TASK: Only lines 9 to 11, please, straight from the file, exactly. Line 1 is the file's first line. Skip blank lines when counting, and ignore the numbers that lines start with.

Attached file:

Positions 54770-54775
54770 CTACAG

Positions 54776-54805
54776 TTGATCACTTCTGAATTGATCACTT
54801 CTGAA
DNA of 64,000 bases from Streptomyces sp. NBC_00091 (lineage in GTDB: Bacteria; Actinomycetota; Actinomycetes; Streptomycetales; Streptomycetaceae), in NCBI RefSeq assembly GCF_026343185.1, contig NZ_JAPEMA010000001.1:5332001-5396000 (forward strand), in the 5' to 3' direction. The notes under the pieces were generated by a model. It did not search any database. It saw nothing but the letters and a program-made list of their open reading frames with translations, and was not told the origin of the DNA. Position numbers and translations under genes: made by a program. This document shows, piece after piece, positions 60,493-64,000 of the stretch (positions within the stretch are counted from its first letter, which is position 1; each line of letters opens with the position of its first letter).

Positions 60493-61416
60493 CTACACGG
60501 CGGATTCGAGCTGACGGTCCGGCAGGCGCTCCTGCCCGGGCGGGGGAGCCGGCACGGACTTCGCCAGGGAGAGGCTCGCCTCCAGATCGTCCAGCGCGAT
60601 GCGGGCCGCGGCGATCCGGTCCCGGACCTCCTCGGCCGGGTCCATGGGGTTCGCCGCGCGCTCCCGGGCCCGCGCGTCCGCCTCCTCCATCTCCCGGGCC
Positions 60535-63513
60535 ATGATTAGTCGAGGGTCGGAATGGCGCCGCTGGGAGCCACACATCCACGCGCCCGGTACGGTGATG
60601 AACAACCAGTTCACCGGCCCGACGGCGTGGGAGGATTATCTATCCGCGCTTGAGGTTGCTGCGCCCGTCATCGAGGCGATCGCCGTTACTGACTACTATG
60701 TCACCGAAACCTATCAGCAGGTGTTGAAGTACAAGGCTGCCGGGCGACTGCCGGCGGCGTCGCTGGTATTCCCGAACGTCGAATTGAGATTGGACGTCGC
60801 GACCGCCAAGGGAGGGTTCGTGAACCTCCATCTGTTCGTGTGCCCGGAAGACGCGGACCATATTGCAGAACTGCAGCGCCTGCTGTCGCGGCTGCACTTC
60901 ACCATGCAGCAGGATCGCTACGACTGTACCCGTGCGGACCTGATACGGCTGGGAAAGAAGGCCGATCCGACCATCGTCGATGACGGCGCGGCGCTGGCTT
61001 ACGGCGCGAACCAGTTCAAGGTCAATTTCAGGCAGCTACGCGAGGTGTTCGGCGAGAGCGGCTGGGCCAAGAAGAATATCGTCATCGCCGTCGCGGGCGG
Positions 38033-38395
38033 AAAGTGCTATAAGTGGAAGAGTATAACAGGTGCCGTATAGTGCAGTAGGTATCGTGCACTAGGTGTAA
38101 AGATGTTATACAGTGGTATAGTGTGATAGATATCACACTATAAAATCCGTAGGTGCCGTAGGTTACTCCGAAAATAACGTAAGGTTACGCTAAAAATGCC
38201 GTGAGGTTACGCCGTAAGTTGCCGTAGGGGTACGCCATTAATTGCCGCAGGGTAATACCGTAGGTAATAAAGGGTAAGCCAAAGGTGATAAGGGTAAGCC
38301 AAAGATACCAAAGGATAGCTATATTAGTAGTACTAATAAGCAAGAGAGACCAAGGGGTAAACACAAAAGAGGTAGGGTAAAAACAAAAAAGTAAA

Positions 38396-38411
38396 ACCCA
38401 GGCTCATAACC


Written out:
60501 CGGATTCGAGCTGACGGTCCGGCAGGCGCTCCTGCCCGGGCGGGGGAGCCGGCACGGACTTCGCCAGGGAGAGGCTCGCCTCCAGATCGTCCAGCGCGAT
60601 GCGGGCCGCGGCGATCCGGTCCCGGACCTCCTCGGCCGGGTCCATGGGGTTCGCCGCGCGCTCCCGGGCCCGCGCGTCCGCCTCCTCCATCTCCCGGGCC
Positions 60535-63513